Government introduces ‘offensive’ requirement for defendants to disclose nationality
Defendants now have to disclose their nationality at their first appearance before magistrates in England and Wales. The changes to criminal cases were introduced at the start of week as part of the government’s drive to deport more foreign criminals.
The new regulation was introduced under section 162 of the Policing and Crime Act 2017. Requiring disclosure at the first court appearance was not in the bill but brought in through criminal procedure rules not debated in parliament.
If defendants do not comply they could face a going to prison for up to a year. They must also disclose their name and date of birth under the new rules which come into effect on the Monday 13th November. Human rights groups argue this will undermine the right to a fair trial.
The director of Liberty, Martha Spurrier, told the Guardian: ‘Most offences have absolutely nothing to do with immigration, let alone nationality. Bringing border controls into our courtrooms is simply another manifestation of this government fuelling anti-migrant sentiment, division and suspicion.’
Additionally, she raised David Lammy’s recent report which pointed out that the government is aware of the serious problem of racial bias within the Criminal Justice System and commented that this latest move ‘can only worsen that discrimination’ leading to unfair trials.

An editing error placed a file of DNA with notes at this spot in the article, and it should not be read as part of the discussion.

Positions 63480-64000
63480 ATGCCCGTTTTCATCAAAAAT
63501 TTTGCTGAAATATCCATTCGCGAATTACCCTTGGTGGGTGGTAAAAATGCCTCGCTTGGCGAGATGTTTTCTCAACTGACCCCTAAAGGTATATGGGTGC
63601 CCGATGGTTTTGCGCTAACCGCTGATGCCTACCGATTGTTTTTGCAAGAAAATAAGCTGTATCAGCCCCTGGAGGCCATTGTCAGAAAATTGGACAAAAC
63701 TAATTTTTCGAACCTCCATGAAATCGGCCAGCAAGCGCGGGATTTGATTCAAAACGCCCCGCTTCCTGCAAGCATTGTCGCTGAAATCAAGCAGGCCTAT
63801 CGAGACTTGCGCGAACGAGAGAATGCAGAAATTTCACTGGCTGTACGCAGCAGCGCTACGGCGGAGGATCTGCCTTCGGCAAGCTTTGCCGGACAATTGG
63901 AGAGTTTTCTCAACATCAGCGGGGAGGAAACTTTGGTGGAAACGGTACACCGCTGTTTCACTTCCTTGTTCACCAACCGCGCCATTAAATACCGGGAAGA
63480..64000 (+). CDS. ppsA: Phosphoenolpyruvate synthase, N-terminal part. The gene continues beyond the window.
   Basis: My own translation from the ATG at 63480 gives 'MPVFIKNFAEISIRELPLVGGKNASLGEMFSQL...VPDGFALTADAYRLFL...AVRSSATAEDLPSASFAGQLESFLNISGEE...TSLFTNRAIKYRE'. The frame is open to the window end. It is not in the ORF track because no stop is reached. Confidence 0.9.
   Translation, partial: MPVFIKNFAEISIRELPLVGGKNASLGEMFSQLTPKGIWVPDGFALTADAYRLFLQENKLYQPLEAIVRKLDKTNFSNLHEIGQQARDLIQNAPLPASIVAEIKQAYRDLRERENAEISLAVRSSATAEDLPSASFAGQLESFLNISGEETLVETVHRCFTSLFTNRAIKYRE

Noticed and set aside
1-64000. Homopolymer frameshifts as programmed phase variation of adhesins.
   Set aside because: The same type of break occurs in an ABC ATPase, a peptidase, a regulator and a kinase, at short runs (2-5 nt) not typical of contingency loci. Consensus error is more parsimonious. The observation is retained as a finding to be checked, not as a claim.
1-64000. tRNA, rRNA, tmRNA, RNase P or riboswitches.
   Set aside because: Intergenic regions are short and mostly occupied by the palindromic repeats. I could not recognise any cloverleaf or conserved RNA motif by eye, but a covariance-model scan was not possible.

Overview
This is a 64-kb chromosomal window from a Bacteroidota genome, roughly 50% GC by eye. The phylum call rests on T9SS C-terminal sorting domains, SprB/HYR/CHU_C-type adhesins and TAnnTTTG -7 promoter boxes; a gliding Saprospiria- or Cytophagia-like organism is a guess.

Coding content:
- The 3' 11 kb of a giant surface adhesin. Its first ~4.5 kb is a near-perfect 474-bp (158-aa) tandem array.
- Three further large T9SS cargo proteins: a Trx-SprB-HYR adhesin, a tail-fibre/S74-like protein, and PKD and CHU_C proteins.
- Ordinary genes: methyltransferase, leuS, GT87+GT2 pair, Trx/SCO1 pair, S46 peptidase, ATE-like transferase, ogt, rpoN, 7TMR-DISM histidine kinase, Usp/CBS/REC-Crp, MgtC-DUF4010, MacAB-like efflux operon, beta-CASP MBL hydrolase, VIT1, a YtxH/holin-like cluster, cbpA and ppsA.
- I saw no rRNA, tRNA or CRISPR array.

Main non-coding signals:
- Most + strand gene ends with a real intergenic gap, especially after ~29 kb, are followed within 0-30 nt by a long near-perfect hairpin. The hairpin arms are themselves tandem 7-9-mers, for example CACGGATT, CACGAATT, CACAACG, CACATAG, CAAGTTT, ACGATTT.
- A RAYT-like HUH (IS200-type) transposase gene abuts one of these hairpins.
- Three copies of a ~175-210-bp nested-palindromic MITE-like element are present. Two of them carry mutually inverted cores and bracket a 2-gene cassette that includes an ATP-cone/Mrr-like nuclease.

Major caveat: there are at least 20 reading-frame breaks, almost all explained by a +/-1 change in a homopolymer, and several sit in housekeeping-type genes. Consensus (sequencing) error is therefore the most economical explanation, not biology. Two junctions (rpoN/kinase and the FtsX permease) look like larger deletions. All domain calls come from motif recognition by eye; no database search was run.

Some magistrates are also understood to be anxious that requiring defendants to reveal their nationality at the opening of the case could be prejudicial and damage the defendant’s trust in the impartiality of the criminal justice system. Penelope Gibbs (a former magistrate and director of Transform Justice) said that nationality is irrelevant to a crime and that it is not the job of the courts to act as the UK Border Agency.
Writing for the Justice Gap, the defence lawyer Greg Foxsmith said that the provision was ‘offensive and objectionable, and straight out of the UKIP dream statute book’. ‘Why stop there? Why not require confirmation of religion? Perhaps instead of requiring a question and answer routine, the Court could just write down the defendant’s skin colour,’ he said.
A government spokesperson said that where an individual was identified as a foreign offender this would ‘allow the Home Office to begin consideration of deportation action as quickly as possible’.
Author: Charlotte Hughes
Charlotte is a future pupil at East Anglian Chambers. She currently works as a Kalisher Intern at the Criminal Cases Review Commission